aeroplane flying over flags

4. Russia-Europe trade routes broken

Over the last couple of years, Russia’s trade has shifted away from Western-aligned countries, and foreign investment into the country has collapsed. Perhaps unsurprisingly, in 2022, it had the largest single-year drop in global connectedness on record for a major economy – proof, if needed, of the detrimental impact of severing cross-border trade flows. 

5. Global flows not split by geopolitical blocs  

Rising tensions between the US and China have prompted fears that a new cold war could fracture the global economy into rival blocs. Yet, the share of trade happening between US-aligned and China aligned-blocs (excluding Russia) is now roughly back to its pre-pandemic level.

6. Globalization holds off regionalization

Despite geopolitical tensions and concerns about supply chain resilience, globalization has not given way to regionalization. Most international flows are taking place over stable or longer distances, bolstered by the growth of emerging economies. Focusing on trade, only North America shows a clear nearshoring trend.

image of steven altman

“The data shows that there has been no retreat from international to domestic business activity … The resilience of global flows in the face of formidable threats sends a strong message about the value of a connected world.”

Steven A. Altman, Senior Research Scholar and Director of the DHL Initiative on Globalization, NYU Stern

7. Corporate globalization continues to advance

Global flows are being driven by businesses investing heavily in international expansion projects – the value of which is at its highest level relative to world GDP in more than a decade. The cross-border share of mergers and acquisitions is holding steady, too.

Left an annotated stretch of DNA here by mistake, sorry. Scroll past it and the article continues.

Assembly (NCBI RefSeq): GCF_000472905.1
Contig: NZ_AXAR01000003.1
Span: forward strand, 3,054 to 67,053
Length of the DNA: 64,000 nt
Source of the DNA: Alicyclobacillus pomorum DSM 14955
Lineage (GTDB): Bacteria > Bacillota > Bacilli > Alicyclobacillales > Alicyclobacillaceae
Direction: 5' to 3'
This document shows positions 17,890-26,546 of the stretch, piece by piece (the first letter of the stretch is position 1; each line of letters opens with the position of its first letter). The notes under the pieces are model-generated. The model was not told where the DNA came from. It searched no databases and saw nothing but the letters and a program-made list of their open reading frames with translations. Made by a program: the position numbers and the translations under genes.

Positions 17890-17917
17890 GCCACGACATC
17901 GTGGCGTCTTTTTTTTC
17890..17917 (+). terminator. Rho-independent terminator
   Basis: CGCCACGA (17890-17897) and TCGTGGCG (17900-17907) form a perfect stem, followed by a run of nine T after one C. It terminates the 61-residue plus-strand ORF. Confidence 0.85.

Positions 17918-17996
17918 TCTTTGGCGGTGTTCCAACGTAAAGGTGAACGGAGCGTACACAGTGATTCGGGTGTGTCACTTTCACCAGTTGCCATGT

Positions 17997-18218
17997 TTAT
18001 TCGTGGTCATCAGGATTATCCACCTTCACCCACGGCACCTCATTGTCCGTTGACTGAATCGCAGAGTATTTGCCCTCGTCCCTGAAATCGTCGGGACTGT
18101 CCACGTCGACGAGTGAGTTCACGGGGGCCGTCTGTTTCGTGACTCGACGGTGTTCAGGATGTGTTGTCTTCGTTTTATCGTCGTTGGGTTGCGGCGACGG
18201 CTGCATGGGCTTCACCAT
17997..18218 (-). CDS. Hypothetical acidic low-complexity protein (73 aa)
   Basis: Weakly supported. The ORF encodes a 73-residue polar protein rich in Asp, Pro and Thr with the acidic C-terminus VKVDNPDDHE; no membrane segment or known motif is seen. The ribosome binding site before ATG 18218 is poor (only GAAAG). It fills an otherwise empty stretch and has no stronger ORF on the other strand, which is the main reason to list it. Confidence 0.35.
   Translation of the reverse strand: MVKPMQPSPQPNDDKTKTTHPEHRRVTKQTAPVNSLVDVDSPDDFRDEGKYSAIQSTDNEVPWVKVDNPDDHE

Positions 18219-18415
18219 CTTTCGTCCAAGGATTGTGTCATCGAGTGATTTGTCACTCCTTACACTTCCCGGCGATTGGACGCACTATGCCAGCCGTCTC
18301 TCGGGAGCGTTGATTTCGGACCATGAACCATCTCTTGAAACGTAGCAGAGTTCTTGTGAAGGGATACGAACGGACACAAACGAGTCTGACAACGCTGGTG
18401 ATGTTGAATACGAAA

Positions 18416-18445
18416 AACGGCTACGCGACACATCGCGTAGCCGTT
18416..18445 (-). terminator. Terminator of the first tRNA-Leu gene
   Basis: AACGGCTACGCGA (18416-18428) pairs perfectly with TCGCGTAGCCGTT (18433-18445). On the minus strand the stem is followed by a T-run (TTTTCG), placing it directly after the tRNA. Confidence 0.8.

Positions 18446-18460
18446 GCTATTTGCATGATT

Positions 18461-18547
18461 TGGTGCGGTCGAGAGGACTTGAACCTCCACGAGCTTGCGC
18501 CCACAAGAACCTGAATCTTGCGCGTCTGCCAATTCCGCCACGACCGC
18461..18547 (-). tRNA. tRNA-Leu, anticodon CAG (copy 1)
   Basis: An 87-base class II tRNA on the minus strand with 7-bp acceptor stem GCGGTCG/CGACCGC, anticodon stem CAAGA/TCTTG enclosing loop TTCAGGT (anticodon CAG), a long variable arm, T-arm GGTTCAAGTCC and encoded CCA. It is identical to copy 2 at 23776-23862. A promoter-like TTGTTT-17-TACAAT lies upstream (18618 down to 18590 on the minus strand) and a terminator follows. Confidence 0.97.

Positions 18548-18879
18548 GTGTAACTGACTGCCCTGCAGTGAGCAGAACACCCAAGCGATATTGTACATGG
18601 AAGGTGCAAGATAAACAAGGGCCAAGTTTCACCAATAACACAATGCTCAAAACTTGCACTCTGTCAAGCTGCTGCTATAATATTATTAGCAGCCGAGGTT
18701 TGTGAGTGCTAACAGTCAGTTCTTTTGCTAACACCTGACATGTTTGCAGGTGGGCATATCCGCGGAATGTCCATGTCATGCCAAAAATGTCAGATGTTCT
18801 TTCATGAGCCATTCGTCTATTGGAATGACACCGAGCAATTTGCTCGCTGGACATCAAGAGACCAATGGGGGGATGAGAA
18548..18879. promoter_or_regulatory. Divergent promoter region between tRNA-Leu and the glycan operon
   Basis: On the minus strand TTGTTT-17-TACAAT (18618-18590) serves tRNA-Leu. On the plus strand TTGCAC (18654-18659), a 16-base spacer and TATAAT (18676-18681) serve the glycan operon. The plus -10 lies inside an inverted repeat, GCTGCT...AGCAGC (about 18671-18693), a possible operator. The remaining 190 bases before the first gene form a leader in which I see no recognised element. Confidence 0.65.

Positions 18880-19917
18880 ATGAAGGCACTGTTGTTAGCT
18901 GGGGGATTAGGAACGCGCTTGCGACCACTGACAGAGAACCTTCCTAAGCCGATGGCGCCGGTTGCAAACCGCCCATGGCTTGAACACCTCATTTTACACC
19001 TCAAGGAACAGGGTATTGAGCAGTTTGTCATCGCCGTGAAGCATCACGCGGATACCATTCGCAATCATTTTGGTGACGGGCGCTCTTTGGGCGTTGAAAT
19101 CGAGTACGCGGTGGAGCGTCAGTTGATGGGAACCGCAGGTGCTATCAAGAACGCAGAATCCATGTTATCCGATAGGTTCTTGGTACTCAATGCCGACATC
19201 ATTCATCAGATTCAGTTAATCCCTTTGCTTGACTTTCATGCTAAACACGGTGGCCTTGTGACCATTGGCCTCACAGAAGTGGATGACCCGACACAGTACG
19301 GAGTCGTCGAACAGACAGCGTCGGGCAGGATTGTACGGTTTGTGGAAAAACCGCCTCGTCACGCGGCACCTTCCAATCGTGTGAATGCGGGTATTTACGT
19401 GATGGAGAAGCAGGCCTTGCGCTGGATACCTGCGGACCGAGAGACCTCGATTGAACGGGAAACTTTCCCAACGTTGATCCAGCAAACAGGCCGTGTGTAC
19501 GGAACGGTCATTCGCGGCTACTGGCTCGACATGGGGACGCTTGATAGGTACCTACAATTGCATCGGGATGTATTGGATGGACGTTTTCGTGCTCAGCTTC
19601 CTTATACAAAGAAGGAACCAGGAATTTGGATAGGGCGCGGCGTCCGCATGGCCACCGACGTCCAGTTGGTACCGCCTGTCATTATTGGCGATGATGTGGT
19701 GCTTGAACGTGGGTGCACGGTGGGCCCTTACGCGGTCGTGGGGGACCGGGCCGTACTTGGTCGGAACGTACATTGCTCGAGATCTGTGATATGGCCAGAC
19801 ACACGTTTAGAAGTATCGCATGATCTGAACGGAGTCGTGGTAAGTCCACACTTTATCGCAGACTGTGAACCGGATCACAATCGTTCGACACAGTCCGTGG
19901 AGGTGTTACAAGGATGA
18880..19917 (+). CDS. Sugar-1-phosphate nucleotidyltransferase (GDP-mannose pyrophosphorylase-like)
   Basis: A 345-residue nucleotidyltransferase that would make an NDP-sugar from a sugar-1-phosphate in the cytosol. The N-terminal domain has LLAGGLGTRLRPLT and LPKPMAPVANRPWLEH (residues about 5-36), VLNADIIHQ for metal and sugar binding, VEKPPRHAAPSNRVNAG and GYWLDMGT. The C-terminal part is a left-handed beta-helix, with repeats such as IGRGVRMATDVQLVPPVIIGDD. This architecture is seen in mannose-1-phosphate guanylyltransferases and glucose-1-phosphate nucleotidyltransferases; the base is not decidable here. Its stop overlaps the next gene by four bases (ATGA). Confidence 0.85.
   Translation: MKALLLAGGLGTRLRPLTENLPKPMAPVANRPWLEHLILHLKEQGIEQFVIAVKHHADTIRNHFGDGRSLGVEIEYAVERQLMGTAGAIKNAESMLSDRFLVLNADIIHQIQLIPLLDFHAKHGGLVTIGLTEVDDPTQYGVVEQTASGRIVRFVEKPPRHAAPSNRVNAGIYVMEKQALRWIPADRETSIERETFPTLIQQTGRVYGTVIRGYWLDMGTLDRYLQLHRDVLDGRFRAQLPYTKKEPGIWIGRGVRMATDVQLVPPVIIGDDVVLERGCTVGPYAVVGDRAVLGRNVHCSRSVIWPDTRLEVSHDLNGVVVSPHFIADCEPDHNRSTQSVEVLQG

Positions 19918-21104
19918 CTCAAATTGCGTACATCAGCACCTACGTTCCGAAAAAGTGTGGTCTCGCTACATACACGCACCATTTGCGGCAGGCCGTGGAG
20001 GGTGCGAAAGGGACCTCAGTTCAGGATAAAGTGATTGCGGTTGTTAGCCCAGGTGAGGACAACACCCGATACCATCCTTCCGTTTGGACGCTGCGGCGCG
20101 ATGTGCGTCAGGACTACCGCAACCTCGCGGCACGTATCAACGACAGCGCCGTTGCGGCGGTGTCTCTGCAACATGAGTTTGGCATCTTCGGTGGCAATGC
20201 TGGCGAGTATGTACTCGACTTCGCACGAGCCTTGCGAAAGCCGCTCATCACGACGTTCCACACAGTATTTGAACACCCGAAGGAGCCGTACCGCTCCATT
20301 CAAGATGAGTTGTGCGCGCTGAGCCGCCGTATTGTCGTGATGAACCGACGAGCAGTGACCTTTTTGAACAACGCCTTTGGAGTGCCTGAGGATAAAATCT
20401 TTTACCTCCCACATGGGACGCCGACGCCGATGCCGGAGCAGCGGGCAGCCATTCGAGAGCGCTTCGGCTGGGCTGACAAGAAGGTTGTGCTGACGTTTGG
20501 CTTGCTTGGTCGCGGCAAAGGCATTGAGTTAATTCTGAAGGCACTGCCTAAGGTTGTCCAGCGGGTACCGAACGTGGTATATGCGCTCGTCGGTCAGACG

8. Trade forecast to accelerate

The Covid-19 pandemic drove the share of trade in global economic output to a record high in 2022. But in 2023, slowing macroeconomic growth on the heels of large interest rate increases in many countries led to a modest pullback in global trade intensity. 2024’s forecast looks bright: trade growth is expected to accelerate to a slightly faster pace than GDP growth.

9. Information flows are stalling

Over the past two decades, information flows have reached the highest level of globalization compared to the other three flow types. Yet, the trend stalled in 2022 and 2023, suggesting geopolitical tensions and policy restrictions on data flows may be starting to have a meaningful impact.  

10. Globalization has potential for growth  

Domestic flows still far exceed international flows, and the world’s current depth of global connectedness is only 25% – on a scale from 0% (no flows cross national borders) to 100% (borders and distance no longer matter at all).

lighted globe

“Globalization is not over, nor should anyone wish for it to be. But it needs to be improved and reimagined for the age ahead.”

Ngozi Okonjo-Iweala, Director General of the World Trade Organization

Since the last edition of this report was released a year ago, some of the challenges of globalization have eased while others have intensified, leading to conflicting forecasts for the future. But the DHL Global Connectedness Report goes beyond the headlines to examine the cold, hard data on the real state of globalization.

Discover insights about emerging markets and global trade growth to empower your cross-border trading decisions with the DHL Global Connectedness Report. Who knows where it could take your business…